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In Re: American Express Merchants' Litigation v. American Express Travel Related Services Company

March 8, 2011

IN RE: AMERICAN EXPRESS MERCHANTS' LITIGATION, ITALIAN COLORS RESTAURANT, ON OR BEHALF OF ITSELF AND ALL SIMILARLY SITUATED PERSONS, NATIONAL SUPERMARKETS ASSOCIATION, 492 SUPERMARKET CORP., BUNDA STARR CORP., PHOUNG CORP., PLAINTIFFS-APPELLANTS,
v.
AMERICAN EXPRESS TRAVEL RELATED SERVICES COMPANY, AMERICAN EXPRESS COMPANY, DEFENDANTS-APPELLEES.



The opinion of the court was delivered by: Pooler, Circuit Judge:

Argued: December 10, 2007

POOLER and SACK, Circuit Judges.*fn1

This case returns to us from the Supreme Court, with our judgment vacated and remanded for reconsideration in light of Stolt-Nielsen S.A. v. AnimalFeeds Int'l Corp., 130 S. Ct. 1758 (2010). As we find Stolt- Nielsen does not require that we alter our original analysis, we again conclude that (1) the question of the enforceability of the class action waiver provision is properly decided by the court and (2) the class action waiver provision is unenforceable under the Federal Arbitration Act. In re Am. Express Merchs. Litig., 554 F.3d 300 (2d Cir. 2009). REVERSED AND REMANDED.

This case returns to us from the Supreme Court. Defendants American Express Company and American Express Travel Related Services Company Inc. (together, "Amex") sought review from the Supreme Court following our decision in In re American Express Merchants Litigation, 554 F.3d 300 (2d Cir. 2009). There, we considered the enforcement of a mandatory arbitration clause in a commercial contract also containing a "class action waiver," that is, a provision which forbids the parties to the contract from pursuing anything other than individual claims in the arbitral forum. We found the class action waiver unenforceable, "because enforcement of the clause would effectively preclude any action seeking to vindicate the statutory rights asserted by the plaintiffs." In re Am. Express, 554 F.3d at 304.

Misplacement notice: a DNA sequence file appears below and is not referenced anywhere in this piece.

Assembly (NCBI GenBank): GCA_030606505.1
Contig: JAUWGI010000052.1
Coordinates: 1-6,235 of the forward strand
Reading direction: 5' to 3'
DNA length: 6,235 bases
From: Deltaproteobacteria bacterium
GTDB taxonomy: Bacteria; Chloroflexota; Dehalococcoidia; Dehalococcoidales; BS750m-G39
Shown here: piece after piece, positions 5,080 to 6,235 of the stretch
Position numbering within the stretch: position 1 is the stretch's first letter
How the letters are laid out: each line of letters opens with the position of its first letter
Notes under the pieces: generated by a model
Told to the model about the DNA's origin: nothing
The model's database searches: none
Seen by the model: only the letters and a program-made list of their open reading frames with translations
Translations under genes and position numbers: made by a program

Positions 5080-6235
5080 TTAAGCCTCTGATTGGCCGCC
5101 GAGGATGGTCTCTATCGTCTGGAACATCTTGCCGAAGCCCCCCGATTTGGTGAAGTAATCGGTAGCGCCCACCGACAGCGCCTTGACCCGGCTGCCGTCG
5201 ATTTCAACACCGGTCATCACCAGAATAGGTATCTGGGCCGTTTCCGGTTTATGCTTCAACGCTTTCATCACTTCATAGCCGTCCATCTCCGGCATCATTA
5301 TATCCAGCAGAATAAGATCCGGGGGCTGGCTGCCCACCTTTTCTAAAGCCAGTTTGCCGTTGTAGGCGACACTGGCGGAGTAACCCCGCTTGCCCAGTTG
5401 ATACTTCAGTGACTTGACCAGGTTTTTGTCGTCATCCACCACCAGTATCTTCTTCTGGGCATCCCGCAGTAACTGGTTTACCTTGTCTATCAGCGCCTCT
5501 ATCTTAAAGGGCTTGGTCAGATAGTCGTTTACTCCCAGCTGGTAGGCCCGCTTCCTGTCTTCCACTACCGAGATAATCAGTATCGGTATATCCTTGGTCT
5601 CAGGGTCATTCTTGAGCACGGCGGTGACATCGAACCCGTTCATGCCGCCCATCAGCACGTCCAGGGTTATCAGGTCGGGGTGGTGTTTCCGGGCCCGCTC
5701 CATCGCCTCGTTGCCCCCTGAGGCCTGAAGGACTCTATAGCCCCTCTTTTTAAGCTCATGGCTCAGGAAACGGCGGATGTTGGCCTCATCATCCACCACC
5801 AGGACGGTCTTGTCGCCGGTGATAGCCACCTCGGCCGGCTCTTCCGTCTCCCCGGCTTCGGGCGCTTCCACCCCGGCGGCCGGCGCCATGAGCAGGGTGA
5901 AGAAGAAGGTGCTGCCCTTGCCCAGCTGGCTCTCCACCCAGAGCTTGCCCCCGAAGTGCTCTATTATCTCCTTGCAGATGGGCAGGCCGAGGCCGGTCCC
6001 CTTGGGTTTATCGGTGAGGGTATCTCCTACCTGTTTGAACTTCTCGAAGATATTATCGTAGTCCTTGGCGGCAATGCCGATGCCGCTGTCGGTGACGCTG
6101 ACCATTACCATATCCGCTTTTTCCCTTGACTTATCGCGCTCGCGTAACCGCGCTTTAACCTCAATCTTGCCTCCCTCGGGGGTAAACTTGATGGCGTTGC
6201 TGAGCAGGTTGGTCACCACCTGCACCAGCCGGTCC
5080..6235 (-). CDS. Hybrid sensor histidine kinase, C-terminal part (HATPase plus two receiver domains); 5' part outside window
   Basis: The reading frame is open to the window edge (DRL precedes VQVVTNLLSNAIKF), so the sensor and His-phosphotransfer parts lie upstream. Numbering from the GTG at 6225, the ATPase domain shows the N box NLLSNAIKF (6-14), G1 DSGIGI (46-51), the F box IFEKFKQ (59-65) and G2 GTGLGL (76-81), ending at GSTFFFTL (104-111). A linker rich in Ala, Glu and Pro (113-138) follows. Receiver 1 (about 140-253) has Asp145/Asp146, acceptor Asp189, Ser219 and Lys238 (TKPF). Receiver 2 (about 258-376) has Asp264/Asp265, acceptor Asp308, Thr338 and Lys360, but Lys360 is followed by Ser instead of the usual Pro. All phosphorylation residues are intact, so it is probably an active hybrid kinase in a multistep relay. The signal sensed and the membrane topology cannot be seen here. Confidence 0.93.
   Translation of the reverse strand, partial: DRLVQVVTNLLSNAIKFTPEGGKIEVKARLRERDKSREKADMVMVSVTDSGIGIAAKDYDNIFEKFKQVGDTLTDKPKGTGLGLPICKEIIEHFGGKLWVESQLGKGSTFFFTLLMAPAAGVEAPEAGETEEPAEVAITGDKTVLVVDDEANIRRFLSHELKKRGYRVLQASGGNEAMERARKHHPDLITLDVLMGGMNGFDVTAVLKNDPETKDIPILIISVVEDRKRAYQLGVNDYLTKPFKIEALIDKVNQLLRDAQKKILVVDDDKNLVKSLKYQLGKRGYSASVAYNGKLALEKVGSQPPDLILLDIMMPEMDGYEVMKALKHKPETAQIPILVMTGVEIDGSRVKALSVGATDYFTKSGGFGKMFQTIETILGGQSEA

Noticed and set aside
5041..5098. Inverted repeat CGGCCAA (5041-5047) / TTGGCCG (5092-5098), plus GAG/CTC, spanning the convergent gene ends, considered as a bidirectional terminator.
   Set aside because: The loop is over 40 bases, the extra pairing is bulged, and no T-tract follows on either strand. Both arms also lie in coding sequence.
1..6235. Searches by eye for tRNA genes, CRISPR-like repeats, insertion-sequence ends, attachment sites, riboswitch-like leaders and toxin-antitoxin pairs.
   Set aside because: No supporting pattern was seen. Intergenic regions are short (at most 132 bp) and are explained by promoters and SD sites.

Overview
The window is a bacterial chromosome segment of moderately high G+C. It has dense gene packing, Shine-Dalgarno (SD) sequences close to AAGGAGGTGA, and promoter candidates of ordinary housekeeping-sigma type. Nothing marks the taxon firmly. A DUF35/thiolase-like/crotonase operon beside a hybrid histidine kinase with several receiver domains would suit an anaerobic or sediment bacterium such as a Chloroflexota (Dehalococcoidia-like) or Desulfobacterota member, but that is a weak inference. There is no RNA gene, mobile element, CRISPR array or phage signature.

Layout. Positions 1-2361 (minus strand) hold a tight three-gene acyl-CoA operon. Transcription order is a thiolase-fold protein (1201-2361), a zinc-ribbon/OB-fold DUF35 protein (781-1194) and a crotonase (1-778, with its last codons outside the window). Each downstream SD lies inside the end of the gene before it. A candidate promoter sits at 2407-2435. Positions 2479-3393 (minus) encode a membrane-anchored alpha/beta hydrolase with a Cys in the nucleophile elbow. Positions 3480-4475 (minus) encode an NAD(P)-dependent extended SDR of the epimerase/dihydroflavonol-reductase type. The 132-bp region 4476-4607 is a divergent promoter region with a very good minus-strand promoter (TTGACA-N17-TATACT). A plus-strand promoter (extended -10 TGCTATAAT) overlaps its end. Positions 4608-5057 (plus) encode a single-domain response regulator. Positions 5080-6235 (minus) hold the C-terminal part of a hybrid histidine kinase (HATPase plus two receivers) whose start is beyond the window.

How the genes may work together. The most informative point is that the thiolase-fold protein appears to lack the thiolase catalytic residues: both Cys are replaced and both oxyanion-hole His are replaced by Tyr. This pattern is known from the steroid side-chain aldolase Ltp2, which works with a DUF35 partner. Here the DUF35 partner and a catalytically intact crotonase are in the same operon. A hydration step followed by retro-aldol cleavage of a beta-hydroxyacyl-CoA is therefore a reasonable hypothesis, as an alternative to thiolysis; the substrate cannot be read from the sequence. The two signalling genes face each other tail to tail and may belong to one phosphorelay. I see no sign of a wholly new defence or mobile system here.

On May 3, 2010, the Supreme Court granted Amex's writ for certiorari, vacating and remanding for reconsideration in light of its decision in Stolt-Nielsen S.A. v. AnimalFeeds Int'l Corp., 130 S. Ct. 1758 (2010). The parties submitted supplemental briefing discussing the impact, if any, of Stolt-Nielsen on our original decision, and we find no need for oral argument. Finding our original analysis unaffected by Stolt-Nielsen, we again reverse the district court's decision and remand for further proceedings, as discussed below.

BACKGROUND

Because the only issue before us is the narrow question of whether the class action waiver provision contained in the contract between the parties should be enforced, we provide but a brief recitation of the facts.

A. Procedural Posture.

The plaintiffs appealed from the March 20, 2006 judgment of the United States District Court of the Southern District of New York, which granted Amex's motion to compel arbitration pursuant to the Federal Arbitration Act ("FAA") and Fed. R. Civ. P. 12(b). See In re Am. Express Merchs. Litig., No. 03 cv 9592, 2006 WL 662341 (S.D.N.Y. March 16, 2006) (Daniels, J.).

B. The Parties.

The amended complaint alleges that Amex "is the leading issuer of general purpose and corporate charge cards to consumers and businesses in the United States and throughout the world. It is also the leading provider of charge card services to merchants." The named plaintiffs are: (1) California and New York corporations which operate businesses which have contracted with Amex and (2) the National Supermarkets Association, Inc. ("NSA"), "a voluntary membership-based trade association that represents the interests of independently owned supermarkets."